As summer fades into autumn the summer flowering perennials will still look good. Later, autumnal tones change the scene with dying foliage and stems of plants and remnants of seedheads reminding us of the once lush growth of summer. Before rushing out with the secateurs to chop them all down save yourself some work, leave them, then enjoy another phase of their beauty. The drying seedheads of plants like Sedum or Echinacea have their own particular beauty providing a dark architectural silhouette through the winter months. Then when any frosts appear they charm again enclosed briefly within a crystal-like form. These also provide mini hotels for wildlife and many unseen garden visitors, enabling them to overwinter and add biodiversity in the garden.
Ornamental grasses look good through autumn and winter, their colours enriched when highlighted by the low sunlight. Our trees which have blended into the background are coming front stage and putting on a final dramatic display of colours. Look out for something different, the Katsura tree (Cercidiphyllum) with its heart-shaped leaves, as well as colour in autumn it smells of candyfloss! Also shrubs with attractive berries, there is Callicarpawith its unusually coloured striking violet berries.
As the leaves begin to fall, remove them from your lawn and plants so that they do not rot under soggy clumps, then bag them up to make a leaf mould. Leave the rest amongst the borders to create a mulch which will nourish your soil then during the winter you will be able to enjoy watching birds turning them over and scratching around for tasty creatures amongst them.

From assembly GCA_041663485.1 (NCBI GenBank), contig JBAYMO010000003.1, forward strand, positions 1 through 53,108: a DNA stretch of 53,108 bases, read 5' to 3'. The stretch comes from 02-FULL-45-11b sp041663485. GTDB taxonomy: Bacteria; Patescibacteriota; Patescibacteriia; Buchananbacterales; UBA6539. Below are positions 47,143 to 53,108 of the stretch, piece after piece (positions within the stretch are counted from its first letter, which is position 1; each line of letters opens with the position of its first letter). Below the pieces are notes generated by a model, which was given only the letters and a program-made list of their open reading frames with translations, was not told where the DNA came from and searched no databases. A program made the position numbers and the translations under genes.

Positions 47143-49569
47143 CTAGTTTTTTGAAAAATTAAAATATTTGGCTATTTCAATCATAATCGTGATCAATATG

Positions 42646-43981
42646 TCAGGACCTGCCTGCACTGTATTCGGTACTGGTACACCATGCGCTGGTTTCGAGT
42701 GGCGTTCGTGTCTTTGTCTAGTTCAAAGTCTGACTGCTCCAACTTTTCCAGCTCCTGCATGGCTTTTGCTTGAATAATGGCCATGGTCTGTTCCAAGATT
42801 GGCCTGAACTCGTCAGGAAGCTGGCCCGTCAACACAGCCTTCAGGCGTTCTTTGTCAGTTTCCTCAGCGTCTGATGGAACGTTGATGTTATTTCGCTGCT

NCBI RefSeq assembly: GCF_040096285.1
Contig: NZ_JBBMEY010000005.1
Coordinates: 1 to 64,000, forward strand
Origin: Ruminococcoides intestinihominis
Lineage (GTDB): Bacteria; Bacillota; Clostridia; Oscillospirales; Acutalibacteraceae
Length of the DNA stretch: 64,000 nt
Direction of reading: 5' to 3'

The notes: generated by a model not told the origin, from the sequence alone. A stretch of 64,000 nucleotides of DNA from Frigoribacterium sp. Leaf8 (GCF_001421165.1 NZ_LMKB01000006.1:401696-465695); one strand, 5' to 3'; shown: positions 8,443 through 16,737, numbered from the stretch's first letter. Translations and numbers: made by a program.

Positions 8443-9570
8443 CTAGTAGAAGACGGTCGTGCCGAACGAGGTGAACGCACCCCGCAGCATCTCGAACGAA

There is still time to plant bulbs. Try Chionodoxa (glory of the snow) with starry blue flowers. These will naturalise under deciduous shrubs where you are less likely to disturb them and only about 4” high so do not leave lots of untidy dying foliage to clear.
If you are planting containers with winter pansies etc, maybe add something which can later be used in the garden such as a fern, coloured leaf Heuchera or the small shrubs which are available.
This is a good time to think about your garden and plan for next year. If you are prepared for more strenuous work you can dig over areas in preparation for planting. Ensure removal of perennial weeds, incorporate plenty of organic matter, manure or garden compost and dig over leaving clumps to break down. This is not generally an essential routine task but is ideal for new areas and difficult soil and done thoroughly should only need doing once. Just continue to add organic matter which will naturally become incorporated into the soil.